In the prospective randomized Veterans Affairs Cooperative Study, it was not possible to identify any link between the patient’s age and onset of short-term complications following laparoscopic/endoscopic inguinal hernia surgery (n = 989 patients) [19]. In a retrospective comparative study with 185 patients, no difference was discerned in the perioperative complication rates between patients >65 and ≤65 years [18].

In retrospective comparative studies with 104 and 81 patients, no significant difference was seen in the perioperative outcome of patients aged ≥80 years between open and laparoscopic/endoscopic inguinal hernia repair [20, 21].

In an effort to minimize elective operative morbidity and enhance postoperative recovery, laparoscopic repair has been suggested as an appropriate technique to inguinal hernia repair [8, 22, 23].

Existing guidelines do not make any age-specific recommendations on optimal surgical approach in inguinal hernia surgery. There remains a lack of clarity about the safety of laparoscopic repair in an aging population [20, 21].

This study therefore aimed to clarify the impact of age on postoperative outcome after endoscopic repair of primary inguinal hernia, as well as attempting to identify other influence factors that impacted the perioperative outcome and a cutoff age at which laparoscopic repair should no longer be advocated.

Patients and methods

Herniamed is a multicenter, internet-based hernia registry [24] in which 358 participating clinics and surgeons in private practice from Germany, Austria and Switzerland (Status: April 15, 2013) have prospectively registered their patients who had undergone hernia operations [14]. This present analysis now examines the prospective data of all patients who had undergone laparoscopic/endoscopic inguinal hernia repair in transabdominal preperitoneal patch plasty (TAPP) or total extraperitoneal patch plasty (TEP) between September 1, 2009, and April 15, 2013. The inclusion criteria were a minimum age of 16 years, primary inguinal hernia and uni- or bilateral operation. In total, 24,571 patients were enrolled (Table 1). These comprised 17,214 patients aged ≤65 years (70.1 %) and 7357 patients aged >65 years (29.9 %) (Table 1).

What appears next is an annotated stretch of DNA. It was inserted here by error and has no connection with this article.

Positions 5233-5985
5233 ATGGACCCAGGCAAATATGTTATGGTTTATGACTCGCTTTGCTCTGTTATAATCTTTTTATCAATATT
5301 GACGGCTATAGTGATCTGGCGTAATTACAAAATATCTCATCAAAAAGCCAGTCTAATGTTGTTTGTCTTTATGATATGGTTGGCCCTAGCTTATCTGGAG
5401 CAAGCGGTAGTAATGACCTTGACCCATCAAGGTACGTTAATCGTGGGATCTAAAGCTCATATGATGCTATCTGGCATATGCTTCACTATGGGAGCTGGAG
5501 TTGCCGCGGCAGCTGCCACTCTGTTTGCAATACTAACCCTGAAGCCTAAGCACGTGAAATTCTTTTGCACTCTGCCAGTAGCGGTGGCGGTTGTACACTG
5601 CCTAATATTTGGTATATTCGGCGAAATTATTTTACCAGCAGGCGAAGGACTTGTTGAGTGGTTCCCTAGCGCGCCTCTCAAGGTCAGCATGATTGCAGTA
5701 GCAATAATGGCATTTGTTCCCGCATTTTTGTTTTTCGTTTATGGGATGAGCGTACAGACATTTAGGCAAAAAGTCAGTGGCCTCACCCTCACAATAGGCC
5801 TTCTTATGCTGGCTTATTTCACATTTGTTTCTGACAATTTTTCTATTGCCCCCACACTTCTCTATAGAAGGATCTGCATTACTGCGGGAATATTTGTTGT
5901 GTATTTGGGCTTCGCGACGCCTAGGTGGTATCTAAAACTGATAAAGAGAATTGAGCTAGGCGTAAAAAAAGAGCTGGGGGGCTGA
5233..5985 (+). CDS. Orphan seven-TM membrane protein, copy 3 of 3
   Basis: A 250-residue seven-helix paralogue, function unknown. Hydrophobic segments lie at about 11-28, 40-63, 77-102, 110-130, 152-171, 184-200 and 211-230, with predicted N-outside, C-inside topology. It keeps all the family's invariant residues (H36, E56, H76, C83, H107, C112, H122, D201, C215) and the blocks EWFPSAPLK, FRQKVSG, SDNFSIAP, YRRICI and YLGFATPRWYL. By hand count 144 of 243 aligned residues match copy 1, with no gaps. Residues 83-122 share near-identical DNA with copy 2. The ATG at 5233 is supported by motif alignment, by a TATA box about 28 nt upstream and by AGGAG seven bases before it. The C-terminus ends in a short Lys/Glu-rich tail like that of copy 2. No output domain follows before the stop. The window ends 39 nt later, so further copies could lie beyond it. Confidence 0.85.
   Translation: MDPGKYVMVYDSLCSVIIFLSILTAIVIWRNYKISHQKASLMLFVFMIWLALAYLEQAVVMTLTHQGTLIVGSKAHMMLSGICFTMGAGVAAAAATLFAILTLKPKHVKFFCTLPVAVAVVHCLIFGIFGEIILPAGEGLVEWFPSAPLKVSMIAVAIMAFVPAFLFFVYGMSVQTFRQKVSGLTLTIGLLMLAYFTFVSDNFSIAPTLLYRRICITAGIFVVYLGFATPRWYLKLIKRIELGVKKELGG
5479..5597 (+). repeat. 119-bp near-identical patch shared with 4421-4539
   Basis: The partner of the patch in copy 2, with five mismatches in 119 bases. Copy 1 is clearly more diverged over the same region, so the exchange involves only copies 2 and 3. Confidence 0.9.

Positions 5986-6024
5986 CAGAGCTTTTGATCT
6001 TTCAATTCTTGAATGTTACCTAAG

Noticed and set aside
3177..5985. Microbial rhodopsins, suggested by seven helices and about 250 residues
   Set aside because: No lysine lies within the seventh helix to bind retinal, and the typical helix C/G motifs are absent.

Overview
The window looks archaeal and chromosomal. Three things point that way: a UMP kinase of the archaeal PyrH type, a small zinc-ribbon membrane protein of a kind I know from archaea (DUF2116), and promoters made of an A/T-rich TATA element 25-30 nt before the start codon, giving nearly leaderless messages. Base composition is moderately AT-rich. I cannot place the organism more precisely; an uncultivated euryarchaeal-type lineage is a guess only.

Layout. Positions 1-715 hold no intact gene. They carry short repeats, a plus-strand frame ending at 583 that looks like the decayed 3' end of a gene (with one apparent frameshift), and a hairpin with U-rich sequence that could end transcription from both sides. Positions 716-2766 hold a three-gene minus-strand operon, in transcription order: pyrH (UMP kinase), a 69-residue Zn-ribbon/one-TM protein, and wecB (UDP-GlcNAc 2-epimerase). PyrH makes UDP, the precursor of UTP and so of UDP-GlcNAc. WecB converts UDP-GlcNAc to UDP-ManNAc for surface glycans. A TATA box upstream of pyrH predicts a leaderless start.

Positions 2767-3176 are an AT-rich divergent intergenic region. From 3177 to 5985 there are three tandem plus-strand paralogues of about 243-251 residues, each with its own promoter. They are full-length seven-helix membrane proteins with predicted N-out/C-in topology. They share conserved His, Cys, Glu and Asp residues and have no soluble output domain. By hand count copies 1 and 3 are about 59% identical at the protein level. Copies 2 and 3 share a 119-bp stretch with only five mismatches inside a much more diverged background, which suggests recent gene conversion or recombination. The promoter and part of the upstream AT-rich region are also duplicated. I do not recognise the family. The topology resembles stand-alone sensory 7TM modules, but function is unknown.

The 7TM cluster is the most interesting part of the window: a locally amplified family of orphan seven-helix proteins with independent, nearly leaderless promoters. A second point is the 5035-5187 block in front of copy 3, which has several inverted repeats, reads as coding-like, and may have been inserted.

Table 1 Classification of patients into age groups

The groups were formed by dichotomizing the continuous variable ‘age’ into ‘≤65 years’ and ‘>65 years.’ In addition, the relationship of age to the categories of variables of interest is presented and discussed.

The demographic and surgery-related parameters included sex (m/f), ASA classification (I–IV), risk factors, previous operations and hernia defect sizes based on EHS classification (grade I–III), proportion of scrotal hernias, type of anesthesia, elective or emergency and inpatient vs outpatient treatment. The outcome variables defined were the intra- and postoperative as well as general complication rates, reoperation rate, duration of operation and length of hospital stay. Categorical data are presented as absolute and relative frequencies; continuous variables are displayed as mean, median, standard deviation, quantiles and ranges. In the case of skewed distributions as seen for durations, data were log-transformed. For the bilateral patient group, data on the variables given for both sides operated on were aggregated. For inguinal hernia defects of different sizes, the side with the larger defect is given. Classification as scrotal hernia was based on the presence of at least one scrotal hernia for bilateral inguinal hernia. Intra- and postoperative complications were recorded if a complication presented on at least one side. The same method was used to present details of any reoperation.

All analyses were performed with the software SAS 9.2 (SAS Institute Inc. Cary, NY, USA) and deliberately reviewed to the full level of significance. Each p value ≤0.05 thus represents a statistically significant result.

After investigating dependency of outcome variables (intra- and postoperative as well as general complications, reoperation rate, duration of operation and length of postoperative hospital stay) on individual factors (age and other characteristics of patients as well as operation) in unadjusted, univariable analyses (Chi-square test, t test), multivariable models (continuously scaled outcome: general linear models, binary-scaled outcome: generalized linear models with logit link function) were applied, thus making it possible to analyze the influence of age adjusted by other possible influencing variables. The parameters of models and their corresponding 95 % confidence intervals are reported as results—odds ratios in case of logistic regression and beta estimates in case of general linear models.

The validity of the logistic models was investigated by means of LOESS regression allowing visualization of the relationship between influencing variable and outcome. Only if a monotone increasing or decreasing relationship is seen is the model valid.


Unadjusted results